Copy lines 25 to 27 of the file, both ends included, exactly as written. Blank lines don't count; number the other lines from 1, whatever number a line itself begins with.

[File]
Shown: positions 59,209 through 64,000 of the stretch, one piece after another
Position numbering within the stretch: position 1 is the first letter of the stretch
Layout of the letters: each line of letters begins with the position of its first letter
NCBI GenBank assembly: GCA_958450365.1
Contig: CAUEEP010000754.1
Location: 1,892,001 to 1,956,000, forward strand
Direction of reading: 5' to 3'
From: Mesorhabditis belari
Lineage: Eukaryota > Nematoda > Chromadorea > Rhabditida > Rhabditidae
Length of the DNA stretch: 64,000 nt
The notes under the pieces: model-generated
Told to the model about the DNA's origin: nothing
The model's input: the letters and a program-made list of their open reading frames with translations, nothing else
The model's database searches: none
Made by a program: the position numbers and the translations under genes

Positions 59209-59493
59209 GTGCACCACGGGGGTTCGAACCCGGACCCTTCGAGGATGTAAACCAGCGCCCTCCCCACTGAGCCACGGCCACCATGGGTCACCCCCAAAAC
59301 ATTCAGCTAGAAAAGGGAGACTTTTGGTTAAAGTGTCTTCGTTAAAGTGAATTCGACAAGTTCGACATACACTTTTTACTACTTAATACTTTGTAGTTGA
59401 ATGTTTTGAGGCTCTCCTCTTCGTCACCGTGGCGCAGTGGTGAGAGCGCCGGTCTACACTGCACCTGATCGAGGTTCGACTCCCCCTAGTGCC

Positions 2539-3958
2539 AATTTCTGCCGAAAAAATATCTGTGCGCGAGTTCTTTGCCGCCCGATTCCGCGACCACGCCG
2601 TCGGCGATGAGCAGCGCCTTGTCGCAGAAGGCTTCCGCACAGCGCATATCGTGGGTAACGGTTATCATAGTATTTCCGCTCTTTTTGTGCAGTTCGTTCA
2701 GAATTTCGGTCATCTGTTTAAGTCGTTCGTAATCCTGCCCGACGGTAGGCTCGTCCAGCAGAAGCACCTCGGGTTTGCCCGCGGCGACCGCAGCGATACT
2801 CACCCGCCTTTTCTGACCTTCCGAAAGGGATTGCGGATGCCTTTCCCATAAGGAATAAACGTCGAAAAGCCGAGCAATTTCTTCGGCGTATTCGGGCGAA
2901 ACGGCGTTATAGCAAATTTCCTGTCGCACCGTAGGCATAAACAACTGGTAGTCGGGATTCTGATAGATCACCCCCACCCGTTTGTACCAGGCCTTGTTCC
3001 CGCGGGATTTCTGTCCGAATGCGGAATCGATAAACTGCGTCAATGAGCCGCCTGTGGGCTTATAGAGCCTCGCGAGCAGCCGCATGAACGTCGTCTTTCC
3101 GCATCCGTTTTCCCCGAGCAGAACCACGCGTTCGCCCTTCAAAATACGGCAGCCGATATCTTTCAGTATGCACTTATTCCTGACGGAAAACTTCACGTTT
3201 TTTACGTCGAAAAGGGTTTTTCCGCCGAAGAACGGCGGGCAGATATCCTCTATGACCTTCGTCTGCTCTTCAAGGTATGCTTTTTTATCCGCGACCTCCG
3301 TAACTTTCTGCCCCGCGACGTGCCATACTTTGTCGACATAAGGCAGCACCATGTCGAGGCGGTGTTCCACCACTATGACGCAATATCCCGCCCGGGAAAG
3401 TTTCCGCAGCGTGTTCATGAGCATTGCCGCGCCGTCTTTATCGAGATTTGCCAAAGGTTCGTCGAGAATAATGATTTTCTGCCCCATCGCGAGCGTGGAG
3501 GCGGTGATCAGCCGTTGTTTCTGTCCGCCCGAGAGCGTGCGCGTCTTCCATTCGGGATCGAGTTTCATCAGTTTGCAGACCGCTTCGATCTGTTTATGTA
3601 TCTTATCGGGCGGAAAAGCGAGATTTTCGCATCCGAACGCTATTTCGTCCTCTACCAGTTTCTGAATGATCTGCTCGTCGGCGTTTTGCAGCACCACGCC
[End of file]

2901 ACGGCGTTATAGCAAATTTCCTGTCGCACCGTAGGCATAAACAACTGGTAGTCGGGATTCTGATAGATCACCCCCACCCGTTTGTACCAGGCCTTGTTCC
3001 CGCGGGATTTCTGTCCGAATGCGGAATCGATAAACTGCGTCAATGAGCCGCCTGTGGGCTTATAGAGCCTCGCGAGCAGCCGCATGAACGTCGTCTTTCC
3101 GCATCCGTTTTCCCCGAGCAGAACCACGCGTTCGCCCTTCAAAATACGGCAGCCGATATCTTTCAGTATGCACTTATTCCTGACGGAAAACTTCACGTTT